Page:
At least I’m safe with Aviates. Trajan senses he knows more.
“I wasn’t on Mars with your father, Pompeii and the Emperor, but somebody else. They did not recognize him as a threat, but he would hold the key to their destruction. Their ultimate plan was to reclaim what they had lost, what they destroyed in reckless aggression. They wished for us to be their eyes and ears and build ships for their new empire. What you believe is not the whole truth. Gods, myths, legends, they are all true. He was born there. A trait was awakened in him after billions of years. Marcus too has the gene, but he is not in control; it controls him. The new Caesar is working for them but he isn’t aware that he is. We do not know how far he has gone. We did not expect this would happen. Now, we have to act. What happened before has started again, but I am an old man. You must take up the fight, Trajan, and destroy him once and for all.”
Trajan looks at Aviates like he has lost his mind. He has no clue what the professor is talking about except he knows it has something to do with Mars. Aviates continues his somber warning and revelation.
“Did you wonder yesterday why you had been appointed to the Proconsul?” he asks.
“Not to denigrate your abilities, but Gaius was the first. He showed signs early on but we were able to quell its effect. That is, until Marcus interfered. His reckless and aberrant behavior made it obvious. Then there was you, who was conceived after the event. You had no indications of being infected. Your will is strong, like your father’s. It is a blessing that such men as Pompeii and Clavius discovered the remains, otherwise we would not be standing here today.”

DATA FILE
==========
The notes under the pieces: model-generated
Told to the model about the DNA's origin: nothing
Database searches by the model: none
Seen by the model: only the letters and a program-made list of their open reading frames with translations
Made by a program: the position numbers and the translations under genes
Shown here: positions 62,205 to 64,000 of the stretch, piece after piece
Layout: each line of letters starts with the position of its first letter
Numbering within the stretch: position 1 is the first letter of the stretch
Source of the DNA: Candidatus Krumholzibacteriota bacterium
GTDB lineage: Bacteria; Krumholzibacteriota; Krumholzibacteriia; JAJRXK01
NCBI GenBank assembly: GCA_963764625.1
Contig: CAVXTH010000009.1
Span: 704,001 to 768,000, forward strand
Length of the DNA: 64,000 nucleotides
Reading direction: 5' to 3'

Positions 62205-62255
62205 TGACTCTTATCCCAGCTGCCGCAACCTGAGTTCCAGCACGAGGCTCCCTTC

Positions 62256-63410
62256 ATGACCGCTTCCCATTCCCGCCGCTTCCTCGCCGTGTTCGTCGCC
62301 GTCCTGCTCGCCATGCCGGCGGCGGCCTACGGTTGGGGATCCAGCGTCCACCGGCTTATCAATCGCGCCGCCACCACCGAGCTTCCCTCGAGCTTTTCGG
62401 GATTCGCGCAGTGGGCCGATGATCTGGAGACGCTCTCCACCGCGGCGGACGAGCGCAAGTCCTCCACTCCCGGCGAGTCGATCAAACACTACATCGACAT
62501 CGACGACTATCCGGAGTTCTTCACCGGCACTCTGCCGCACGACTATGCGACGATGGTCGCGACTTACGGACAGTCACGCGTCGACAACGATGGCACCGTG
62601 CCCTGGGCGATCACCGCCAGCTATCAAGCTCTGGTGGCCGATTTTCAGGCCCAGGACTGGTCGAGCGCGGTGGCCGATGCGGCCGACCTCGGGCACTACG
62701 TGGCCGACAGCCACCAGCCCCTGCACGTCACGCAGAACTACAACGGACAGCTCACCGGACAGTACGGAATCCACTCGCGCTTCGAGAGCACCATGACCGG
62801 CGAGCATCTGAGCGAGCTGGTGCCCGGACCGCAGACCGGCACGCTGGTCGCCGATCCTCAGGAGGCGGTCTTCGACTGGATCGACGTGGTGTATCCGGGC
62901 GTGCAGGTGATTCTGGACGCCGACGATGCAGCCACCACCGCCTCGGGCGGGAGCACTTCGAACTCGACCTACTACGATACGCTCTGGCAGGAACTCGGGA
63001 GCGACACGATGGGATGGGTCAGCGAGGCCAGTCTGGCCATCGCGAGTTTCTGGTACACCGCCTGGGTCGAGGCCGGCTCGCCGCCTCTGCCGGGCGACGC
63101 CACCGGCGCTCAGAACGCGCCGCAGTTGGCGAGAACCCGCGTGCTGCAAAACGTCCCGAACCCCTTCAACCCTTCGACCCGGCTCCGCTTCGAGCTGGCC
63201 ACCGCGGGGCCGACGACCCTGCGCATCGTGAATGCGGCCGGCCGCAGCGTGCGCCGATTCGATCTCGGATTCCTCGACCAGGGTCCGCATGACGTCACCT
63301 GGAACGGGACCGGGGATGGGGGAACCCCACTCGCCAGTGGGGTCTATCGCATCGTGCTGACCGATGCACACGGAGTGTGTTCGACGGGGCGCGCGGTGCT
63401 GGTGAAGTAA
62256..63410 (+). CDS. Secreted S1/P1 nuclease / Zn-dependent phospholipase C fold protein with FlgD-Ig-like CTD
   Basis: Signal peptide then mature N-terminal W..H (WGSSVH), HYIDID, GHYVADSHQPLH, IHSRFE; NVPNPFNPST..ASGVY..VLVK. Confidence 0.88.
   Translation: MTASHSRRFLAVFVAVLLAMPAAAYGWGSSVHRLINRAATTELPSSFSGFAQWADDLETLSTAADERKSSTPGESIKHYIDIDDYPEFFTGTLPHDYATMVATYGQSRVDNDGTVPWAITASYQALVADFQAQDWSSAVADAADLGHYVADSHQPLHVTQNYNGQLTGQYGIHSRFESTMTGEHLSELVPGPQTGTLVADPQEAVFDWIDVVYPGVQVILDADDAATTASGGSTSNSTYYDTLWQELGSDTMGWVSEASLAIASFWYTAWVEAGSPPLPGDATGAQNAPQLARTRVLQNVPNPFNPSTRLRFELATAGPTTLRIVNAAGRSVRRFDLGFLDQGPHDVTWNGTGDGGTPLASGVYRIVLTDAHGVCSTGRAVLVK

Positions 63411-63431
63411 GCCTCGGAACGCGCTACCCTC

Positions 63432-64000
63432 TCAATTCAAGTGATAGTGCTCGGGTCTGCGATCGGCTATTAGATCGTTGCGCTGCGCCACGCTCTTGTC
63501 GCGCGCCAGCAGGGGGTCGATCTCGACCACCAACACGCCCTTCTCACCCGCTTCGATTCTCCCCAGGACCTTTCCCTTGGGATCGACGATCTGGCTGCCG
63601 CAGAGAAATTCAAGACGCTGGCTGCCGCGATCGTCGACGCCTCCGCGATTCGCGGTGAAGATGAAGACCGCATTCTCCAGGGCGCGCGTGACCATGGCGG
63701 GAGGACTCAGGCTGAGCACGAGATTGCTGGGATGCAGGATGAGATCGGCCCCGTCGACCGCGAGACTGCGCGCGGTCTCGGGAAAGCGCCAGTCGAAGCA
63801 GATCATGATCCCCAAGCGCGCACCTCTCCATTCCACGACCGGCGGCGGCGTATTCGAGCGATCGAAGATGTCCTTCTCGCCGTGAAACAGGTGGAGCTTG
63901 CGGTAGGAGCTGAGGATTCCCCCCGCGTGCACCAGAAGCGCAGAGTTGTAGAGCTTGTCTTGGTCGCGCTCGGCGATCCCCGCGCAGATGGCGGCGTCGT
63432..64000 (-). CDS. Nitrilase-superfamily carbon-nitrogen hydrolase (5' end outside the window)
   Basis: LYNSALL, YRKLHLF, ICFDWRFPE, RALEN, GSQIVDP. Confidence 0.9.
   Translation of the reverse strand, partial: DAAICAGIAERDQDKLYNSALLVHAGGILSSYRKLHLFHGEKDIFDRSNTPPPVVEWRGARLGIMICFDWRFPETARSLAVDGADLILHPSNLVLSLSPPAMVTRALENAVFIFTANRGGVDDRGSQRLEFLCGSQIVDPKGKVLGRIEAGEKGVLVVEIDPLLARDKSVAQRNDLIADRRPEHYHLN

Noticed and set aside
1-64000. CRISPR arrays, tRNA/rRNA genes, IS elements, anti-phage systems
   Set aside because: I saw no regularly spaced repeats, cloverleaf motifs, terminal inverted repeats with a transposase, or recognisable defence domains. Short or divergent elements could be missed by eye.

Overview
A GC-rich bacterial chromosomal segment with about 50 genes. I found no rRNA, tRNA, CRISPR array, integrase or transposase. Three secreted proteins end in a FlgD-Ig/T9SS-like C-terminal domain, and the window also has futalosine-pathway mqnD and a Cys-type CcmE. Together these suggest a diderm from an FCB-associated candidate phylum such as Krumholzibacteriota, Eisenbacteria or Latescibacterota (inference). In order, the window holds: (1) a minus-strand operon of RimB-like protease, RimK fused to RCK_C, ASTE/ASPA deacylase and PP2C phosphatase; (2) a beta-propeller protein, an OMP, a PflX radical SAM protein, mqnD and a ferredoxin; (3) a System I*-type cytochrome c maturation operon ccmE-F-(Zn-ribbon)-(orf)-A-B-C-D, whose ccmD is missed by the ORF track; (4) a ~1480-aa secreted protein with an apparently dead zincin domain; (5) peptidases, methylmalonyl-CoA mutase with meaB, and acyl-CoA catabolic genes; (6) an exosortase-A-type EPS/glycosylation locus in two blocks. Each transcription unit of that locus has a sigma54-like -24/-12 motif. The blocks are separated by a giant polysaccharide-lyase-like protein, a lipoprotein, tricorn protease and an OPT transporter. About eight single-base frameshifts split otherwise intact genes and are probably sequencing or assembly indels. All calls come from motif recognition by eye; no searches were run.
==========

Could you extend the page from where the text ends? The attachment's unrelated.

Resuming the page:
The professor is going on and on, skirting the truth, talking in riddles.
“Excuse me, sir, but I need your help. They have framed me. I suspect Marcus is behind it, but I can’t be sure,” says Trajan.
Aviates looks at him with tender eyes.
“Pompeii knew of a transport that had arrived. Its manifest showed it coming from the moon, but its real point of origin was Mars. Since he was in charge of appropriations, he recognized an old soldier would check the flight distances. They revealed a discrepancy in the log books by twenty million miles. What was on that ship we don’t know, but it is scheduled to depart again tomorrow. Be on it,” says Aviates.
Trajan throws up his arms.
“Now wait a minute, I can’t leave the planet and go to Mars!”
“They’ll be looking for you here, and you will do no one any good dead. They would never think to look for you offworld. The name of the ship is the Ajax,” say Aviates.